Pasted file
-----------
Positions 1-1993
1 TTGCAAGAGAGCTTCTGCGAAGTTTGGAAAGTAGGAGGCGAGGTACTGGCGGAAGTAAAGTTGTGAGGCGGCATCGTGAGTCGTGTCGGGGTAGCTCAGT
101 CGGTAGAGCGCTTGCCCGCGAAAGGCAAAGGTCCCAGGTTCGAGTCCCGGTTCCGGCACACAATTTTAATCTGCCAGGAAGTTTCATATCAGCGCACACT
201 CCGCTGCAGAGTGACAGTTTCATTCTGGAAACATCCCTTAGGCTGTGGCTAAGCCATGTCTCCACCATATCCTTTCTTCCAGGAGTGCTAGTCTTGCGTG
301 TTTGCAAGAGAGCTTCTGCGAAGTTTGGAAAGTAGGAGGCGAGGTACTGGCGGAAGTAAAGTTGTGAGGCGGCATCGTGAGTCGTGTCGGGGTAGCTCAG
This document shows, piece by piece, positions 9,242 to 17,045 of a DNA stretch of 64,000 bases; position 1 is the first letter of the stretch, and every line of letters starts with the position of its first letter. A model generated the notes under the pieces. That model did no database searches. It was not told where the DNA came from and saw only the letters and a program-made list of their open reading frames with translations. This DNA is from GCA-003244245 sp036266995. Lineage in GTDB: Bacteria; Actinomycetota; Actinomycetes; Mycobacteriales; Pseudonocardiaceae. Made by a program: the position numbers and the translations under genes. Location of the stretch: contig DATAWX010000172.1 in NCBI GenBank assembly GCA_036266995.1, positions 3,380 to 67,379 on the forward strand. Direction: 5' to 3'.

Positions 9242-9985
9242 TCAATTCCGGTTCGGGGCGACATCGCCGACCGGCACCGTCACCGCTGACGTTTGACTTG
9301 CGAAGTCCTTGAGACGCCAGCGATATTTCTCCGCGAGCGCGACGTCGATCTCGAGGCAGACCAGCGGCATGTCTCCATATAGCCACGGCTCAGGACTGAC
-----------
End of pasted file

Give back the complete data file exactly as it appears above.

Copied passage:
Positions 1-1993
1 TTGCAAGAGAGCTTCTGCGAAGTTTGGAAAGTAGGAGGCGAGGTACTGGCGGAAGTAAAGTTGTGAGGCGGCATCGTGAGTCGTGTCGGGGTAGCTCAGT
101 CGGTAGAGCGCTTGCCCGCGAAAGGCAAAGGTCCCAGGTTCGAGTCCCGGTTCCGGCACACAATTTTAATCTGCCAGGAAGTTTCATATCAGCGCACACT
201 CCGCTGCAGAGTGACAGTTTCATTCTGGAAACATCCCTTAGGCTGTGGCTAAGCCATGTCTCCACCATATCCTTTCTTCCAGGAGTGCTAGTCTTGCGTG
301 TTTGCAAGAGAGCTTCTGCGAAGTTTGGAAAGTAGGAGGCGAGGTACTGGCGGAAGTAAAGTTGTGAGGCGGCATCGTGAGTCGTGTCGGGGTAGCTCAG
This document shows, piece by piece, positions 9,242 to 17,045 of a DNA stretch of 64,000 bases; position 1 is the first letter of the stretch, and every line of letters starts with the position of its first letter. A model generated the notes under the pieces. That model did no database searches. It was not told where the DNA came from and saw only the letters and a program-made list of their open reading frames with translations. This DNA is from GCA-003244245 sp036266995. Lineage in GTDB: Bacteria; Actinomycetota; Actinomycetes; Mycobacteriales; Pseudonocardiaceae. Made by a program: the position numbers and the translations under genes. Location of the stretch: contig DATAWX010000172.1 in NCBI GenBank assembly GCA_036266995.1, positions 3,380 to 67,379 on the forward strand. Direction: 5' to 3'.

Positions 9242-9985
9242 TCAATTCCGGTTCGGGGCGACATCGCCGACCGGCACCGTCACCGCTGACGTTTGACTTG
9301 CGAAGTCCTTGAGACGCCAGCGATATTTCTCCGCGAGCGCGACGTCGATCTCGAGGCAGACCAGCGGCATGTCTCCATATAGCCACGGCTCAGGACTGAC